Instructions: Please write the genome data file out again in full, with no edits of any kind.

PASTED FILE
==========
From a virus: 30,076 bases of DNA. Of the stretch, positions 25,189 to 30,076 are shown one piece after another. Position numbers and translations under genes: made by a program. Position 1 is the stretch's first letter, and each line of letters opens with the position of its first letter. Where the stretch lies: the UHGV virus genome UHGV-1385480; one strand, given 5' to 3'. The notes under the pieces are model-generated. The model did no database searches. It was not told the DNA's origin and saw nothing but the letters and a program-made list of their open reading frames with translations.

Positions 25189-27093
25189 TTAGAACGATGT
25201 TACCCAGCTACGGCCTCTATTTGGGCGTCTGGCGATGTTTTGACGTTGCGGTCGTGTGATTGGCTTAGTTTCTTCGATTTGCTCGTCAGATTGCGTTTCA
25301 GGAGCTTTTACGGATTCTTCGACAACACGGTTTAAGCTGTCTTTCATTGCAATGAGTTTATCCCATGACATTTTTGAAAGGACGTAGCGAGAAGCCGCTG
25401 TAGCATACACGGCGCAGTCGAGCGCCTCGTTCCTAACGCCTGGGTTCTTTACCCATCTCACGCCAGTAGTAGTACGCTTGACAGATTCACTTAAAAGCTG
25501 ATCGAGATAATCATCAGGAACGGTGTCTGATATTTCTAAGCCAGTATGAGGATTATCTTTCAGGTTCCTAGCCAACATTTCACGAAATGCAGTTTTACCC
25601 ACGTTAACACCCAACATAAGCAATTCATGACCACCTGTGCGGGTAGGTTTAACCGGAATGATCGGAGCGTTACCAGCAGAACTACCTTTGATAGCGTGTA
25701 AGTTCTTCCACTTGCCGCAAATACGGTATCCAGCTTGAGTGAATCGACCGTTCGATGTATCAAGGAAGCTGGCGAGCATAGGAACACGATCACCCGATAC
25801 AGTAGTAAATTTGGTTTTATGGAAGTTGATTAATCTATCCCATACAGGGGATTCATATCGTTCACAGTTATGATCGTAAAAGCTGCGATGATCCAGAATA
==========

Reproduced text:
From a virus: 30,076 bases of DNA. Of the stretch, positions 25,189 to 30,076 are shown one piece after another. Position numbers and translations under genes: made by a program. Position 1 is the stretch's first letter, and each line of letters opens with the position of its first letter. Where the stretch lies: the UHGV virus genome UHGV-1385480; one strand, given 5' to 3'. The notes under the pieces are model-generated. The model did no database searches. It was not told the DNA's origin and saw nothing but the letters and a program-made list of their open reading frames with translations.

Positions 25189-27093
25189 TTAGAACGATGT
25201 TACCCAGCTACGGCCTCTATTTGGGCGTCTGGCGATGTTTTGACGTTGCGGTCGTGTGATTGGCTTAGTTTCTTCGATTTGCTCGTCAGATTGCGTTTCA
25301 GGAGCTTTTACGGATTCTTCGACAACACGGTTTAAGCTGTCTTTCATTGCAATGAGTTTATCCCATGACATTTTTGAAAGGACGTAGCGAGAAGCCGCTG
25401 TAGCATACACGGCGCAGTCGAGCGCCTCGTTCCTAACGCCTGGGTTCTTTACCCATCTCACGCCAGTAGTAGTACGCTTGACAGATTCACTTAAAAGCTG
25501 ATCGAGATAATCATCAGGAACGGTGTCTGATATTTCTAAGCCAGTATGAGGATTATCTTTCAGGTTCCTAGCCAACATTTCACGAAATGCAGTTTTACCC
25601 ACGTTAACACCCAACATAAGCAATTCATGACCACCTGTGCGGGTAGGTTTAACCGGAATGATCGGAGCGTTACCAGCAGAACTACCTTTGATAGCGTGTA
25701 AGTTCTTCCACTTGCCGCAAATACGGTATCCAGCTTGAGTGAATCGACCGTTCGATGTATCAAGGAAGCTGGCGAGCATAGGAACACGATCACCCGATAC
25801 AGTAGTAAATTTGGTTTTATGGAAGTTGATTAATCTATCCCATACAGGGGATTCATATCGTTCACAGTTATGATCGTAAAAGCTGCGATGATCCAGAATA